Patrick Hopkins

Perceptions of Distance Learning

Distance Learning today is growing in popularity for a variety of reasons. Distance Learning offers learners the ability to pursue degrees; complete required training for work, and continued education credits all around the learners busy lifestyles. The learn anyplace at anytime asynchronous nature of distance learning enable students to learn at times that are convenient for them.

Lets be careful with the future of distance learning replacing traditional education entirely in the future. Although education is trending towards distance learning, I don’t foresee distance learning as a total replacement of traditional education. Distance Learning provides a niche, which captures a market share that traditional face-to-face brick and mortar education cannot reach. As technology improves and the field of Instructional Design propagates, the creditability of distance education will greatly improves.  As society becomes further educated through distance learning environments, and become more and more productive in society, distance education benefits by gains in popularity and credibility.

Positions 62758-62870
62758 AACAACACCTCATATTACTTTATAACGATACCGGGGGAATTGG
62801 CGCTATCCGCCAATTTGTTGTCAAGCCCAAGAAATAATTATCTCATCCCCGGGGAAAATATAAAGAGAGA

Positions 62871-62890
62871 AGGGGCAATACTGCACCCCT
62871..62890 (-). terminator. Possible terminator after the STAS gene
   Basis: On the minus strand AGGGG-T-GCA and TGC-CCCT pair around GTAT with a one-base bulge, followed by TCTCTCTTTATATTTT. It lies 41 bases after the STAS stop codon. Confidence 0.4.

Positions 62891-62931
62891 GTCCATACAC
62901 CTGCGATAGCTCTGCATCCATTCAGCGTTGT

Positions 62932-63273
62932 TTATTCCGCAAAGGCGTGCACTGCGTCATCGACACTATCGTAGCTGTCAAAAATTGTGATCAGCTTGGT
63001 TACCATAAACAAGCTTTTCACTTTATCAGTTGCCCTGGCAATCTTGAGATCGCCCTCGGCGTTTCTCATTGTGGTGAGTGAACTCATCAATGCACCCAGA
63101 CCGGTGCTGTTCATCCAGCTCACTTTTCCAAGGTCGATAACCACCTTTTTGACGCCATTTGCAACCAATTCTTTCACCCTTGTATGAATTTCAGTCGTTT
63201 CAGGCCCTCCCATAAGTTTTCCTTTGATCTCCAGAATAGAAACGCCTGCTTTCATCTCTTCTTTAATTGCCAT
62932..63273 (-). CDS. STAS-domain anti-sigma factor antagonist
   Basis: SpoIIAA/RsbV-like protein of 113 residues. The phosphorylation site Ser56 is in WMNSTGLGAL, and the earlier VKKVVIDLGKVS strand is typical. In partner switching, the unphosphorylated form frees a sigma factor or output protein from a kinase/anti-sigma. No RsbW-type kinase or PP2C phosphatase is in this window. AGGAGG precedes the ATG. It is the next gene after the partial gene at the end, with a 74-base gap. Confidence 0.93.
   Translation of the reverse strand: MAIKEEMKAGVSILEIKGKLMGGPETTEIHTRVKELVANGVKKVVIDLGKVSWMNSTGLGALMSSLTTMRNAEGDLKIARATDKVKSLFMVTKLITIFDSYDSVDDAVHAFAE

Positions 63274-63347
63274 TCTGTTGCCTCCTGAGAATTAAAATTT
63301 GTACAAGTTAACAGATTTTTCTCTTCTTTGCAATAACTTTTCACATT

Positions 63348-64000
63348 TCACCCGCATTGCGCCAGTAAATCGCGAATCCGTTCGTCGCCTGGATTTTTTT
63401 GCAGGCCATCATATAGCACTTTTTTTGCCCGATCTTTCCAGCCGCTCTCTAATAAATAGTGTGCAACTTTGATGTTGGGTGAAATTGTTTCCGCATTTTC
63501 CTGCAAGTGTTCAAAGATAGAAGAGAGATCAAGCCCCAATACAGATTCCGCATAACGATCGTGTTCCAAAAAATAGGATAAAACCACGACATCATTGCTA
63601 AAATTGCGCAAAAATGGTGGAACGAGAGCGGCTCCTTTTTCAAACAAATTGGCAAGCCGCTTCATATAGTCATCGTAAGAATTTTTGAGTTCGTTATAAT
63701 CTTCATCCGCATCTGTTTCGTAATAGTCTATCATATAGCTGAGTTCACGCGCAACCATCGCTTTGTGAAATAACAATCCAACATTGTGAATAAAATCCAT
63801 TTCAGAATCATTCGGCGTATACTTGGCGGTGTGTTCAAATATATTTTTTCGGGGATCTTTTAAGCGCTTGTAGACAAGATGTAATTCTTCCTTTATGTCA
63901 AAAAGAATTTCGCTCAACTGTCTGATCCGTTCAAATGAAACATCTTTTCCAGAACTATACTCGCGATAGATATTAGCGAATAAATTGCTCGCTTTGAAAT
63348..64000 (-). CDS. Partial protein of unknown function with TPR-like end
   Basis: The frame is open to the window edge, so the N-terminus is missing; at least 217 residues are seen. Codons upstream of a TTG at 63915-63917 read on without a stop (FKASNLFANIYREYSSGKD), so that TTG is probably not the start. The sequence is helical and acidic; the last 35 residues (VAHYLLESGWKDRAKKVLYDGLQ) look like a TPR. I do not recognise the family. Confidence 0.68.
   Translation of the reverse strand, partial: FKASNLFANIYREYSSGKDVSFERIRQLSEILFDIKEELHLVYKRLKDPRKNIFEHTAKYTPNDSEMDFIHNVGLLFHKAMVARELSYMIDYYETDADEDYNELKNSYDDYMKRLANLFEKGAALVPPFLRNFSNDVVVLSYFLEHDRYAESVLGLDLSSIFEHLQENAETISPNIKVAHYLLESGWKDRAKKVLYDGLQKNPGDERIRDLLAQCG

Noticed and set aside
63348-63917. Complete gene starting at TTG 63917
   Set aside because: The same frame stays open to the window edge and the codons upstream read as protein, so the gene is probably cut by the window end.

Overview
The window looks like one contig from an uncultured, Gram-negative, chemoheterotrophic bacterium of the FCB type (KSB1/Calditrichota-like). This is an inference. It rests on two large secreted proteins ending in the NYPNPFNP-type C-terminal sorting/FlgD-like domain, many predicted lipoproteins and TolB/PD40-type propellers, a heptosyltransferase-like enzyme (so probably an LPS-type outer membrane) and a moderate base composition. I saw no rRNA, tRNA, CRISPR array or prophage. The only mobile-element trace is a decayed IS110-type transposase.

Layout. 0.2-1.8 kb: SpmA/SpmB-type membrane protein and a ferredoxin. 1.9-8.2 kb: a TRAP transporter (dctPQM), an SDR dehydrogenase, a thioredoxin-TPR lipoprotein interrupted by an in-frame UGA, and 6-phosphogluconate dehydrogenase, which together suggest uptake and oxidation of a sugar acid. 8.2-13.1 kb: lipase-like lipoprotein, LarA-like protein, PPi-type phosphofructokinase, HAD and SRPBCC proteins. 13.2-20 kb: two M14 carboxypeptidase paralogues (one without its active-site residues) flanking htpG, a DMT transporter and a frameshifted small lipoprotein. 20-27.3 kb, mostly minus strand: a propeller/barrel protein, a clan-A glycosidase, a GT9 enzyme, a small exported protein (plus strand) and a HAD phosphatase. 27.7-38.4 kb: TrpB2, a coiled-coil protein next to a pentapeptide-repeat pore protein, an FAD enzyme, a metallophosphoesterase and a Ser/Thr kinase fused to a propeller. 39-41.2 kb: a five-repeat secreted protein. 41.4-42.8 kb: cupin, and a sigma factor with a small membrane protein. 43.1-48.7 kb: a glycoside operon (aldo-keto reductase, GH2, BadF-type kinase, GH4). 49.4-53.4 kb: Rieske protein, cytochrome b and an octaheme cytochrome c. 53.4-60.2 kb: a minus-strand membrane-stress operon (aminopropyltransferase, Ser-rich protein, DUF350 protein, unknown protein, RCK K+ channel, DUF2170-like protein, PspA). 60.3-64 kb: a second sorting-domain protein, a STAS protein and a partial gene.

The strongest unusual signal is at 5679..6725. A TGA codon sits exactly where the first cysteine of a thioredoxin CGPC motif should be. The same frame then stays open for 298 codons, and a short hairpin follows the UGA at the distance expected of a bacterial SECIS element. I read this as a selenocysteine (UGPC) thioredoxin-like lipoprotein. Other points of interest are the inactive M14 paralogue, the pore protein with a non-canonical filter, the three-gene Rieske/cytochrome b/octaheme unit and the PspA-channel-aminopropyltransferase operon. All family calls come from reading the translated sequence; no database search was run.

As an Instructional Designer, we are charged with designing and building courses that are aligned with current societal standards, trends and technologies. To remain creditable, Instructional Designers have to be continually educated and recognize current educational trends, changes in society, and be on the cutting edge of technology. Designing courses, working with industry leaders and subject matter experts, have to be a continuous process to build and maintain quality courses. As a high school technology teacher, it is difficult for the public school systems to keep up with the pace of technology because of cost. Most of the courses that are taught in school today are obsolete or becoming obsolete because the technology is antiquated. Students have technologies at home that are far more advanced than what’s at school. It is difficult to remain creditable if what you are teaching is obsolete. Furthermore, it is important to stay ahead of the current trends in technology to remain respectable. It is the job of the Instructional Designer to design courses, maintain, and update courses frequently to keep pace with external factors in society.